1. Suitable or efficient for accomplishing a purpose: thought email was the most expedient way to communicate with distant relatives.
2. Convenient but based on a concern for self-interest rather than principle: changed his position when it was politically expedient.
3. Obsolete Speedy; expeditious.
1. Something that is a means to an end, especially when based on self-interest: compromised only as an expedient to boost his career.
2. Something contrived or used to meet an urgent need: exhausted every expedient before filing a lawsuit.
[Middle English, from Latin expediēns, expedient-, present participle of expedīre, to make ready; see EXPEDITE.]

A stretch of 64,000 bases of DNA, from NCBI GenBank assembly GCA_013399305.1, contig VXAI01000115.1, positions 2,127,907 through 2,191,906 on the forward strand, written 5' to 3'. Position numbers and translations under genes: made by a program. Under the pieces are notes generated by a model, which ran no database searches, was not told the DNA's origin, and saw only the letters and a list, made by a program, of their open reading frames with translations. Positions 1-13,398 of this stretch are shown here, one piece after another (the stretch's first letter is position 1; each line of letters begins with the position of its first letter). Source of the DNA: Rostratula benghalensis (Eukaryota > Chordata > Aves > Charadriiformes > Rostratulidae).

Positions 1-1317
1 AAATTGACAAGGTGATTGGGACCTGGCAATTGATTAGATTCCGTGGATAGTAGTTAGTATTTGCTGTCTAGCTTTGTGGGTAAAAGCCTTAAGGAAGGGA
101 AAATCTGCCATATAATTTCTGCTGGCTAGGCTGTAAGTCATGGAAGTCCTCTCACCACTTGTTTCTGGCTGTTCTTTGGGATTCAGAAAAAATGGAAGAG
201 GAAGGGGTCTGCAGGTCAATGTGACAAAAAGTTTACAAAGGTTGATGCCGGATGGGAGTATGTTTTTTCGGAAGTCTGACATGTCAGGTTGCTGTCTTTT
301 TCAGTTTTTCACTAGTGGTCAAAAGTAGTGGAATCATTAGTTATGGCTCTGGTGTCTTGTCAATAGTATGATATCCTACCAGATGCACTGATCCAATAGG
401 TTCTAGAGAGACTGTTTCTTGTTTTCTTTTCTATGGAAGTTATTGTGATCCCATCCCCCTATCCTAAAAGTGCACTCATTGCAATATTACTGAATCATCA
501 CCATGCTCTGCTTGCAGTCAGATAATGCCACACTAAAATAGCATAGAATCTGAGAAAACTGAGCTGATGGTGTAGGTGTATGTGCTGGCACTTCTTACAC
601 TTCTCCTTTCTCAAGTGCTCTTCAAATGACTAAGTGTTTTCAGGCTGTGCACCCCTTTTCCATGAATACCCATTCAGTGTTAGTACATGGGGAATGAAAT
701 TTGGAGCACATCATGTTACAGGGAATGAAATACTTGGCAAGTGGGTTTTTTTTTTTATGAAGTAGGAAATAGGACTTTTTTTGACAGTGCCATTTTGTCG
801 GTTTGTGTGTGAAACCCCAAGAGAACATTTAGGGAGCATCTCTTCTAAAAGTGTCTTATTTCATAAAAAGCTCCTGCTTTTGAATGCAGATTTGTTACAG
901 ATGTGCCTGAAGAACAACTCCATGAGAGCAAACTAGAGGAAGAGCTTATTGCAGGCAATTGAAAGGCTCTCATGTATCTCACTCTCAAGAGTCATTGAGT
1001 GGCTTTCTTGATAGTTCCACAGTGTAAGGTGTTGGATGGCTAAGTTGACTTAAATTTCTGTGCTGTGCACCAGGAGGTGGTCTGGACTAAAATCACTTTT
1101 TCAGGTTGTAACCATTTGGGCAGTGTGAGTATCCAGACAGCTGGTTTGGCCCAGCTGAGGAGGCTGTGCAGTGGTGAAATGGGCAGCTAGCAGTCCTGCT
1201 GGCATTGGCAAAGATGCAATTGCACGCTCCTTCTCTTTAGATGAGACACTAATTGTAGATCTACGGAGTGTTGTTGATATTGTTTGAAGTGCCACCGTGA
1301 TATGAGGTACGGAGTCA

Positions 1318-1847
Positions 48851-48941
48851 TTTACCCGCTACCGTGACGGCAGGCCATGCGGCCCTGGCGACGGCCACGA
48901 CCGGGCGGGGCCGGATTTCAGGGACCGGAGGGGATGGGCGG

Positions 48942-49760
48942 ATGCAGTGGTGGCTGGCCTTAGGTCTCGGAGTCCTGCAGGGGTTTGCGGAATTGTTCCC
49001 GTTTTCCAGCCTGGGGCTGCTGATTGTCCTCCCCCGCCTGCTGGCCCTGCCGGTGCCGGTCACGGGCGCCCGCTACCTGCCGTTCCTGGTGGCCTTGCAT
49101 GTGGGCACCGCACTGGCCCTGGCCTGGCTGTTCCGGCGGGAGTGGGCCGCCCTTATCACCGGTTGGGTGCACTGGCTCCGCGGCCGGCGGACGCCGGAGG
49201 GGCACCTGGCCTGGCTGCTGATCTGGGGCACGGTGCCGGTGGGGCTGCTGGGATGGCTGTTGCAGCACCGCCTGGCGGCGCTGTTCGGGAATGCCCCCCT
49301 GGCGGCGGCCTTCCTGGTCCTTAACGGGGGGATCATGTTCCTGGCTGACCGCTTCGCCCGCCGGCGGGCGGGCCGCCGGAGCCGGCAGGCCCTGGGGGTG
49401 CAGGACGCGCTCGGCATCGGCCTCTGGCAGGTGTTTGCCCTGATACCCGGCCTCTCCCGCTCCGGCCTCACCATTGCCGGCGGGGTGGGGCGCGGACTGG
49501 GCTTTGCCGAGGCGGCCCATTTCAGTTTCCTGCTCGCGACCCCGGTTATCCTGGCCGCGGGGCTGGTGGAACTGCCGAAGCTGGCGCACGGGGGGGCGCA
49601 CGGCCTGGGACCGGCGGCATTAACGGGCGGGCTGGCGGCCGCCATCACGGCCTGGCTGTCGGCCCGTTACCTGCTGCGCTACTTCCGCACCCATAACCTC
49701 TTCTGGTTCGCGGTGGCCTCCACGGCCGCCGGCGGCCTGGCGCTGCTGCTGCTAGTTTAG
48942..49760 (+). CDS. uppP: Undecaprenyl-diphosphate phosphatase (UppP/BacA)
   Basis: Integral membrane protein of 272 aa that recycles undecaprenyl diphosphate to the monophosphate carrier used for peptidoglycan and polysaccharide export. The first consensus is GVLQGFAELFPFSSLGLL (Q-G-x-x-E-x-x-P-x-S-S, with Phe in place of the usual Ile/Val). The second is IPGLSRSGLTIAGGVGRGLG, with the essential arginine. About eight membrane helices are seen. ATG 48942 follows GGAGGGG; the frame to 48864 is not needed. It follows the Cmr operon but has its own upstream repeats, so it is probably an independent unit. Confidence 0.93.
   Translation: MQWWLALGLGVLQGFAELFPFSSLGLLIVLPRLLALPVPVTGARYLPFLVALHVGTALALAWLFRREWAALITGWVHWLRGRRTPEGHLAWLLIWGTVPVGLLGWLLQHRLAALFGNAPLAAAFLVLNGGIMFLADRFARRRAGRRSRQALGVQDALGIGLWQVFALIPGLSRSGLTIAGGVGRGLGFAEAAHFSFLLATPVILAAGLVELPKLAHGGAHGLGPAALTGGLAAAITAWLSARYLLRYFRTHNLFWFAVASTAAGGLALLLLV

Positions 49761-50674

The American Heritage® Dictionary of the English Language, Fifth Edition copyright ©2020 by Houghton Mifflin Harcourt Publishing Company. All rights reserved.
Indo-European & Semitic Roots Appendices
Thousands of entries in the dictionary include etymologies that trace their origins back to reconstructed proto-languages. You can obtain more information about these forms in our online appendices:
The Indo-European appendix covers nearly half of the Indo-European roots that have left their mark on English words. A more complete treatment of Indo-European roots and the English words derived from them is available in our Dictionary of Indo-European Roots.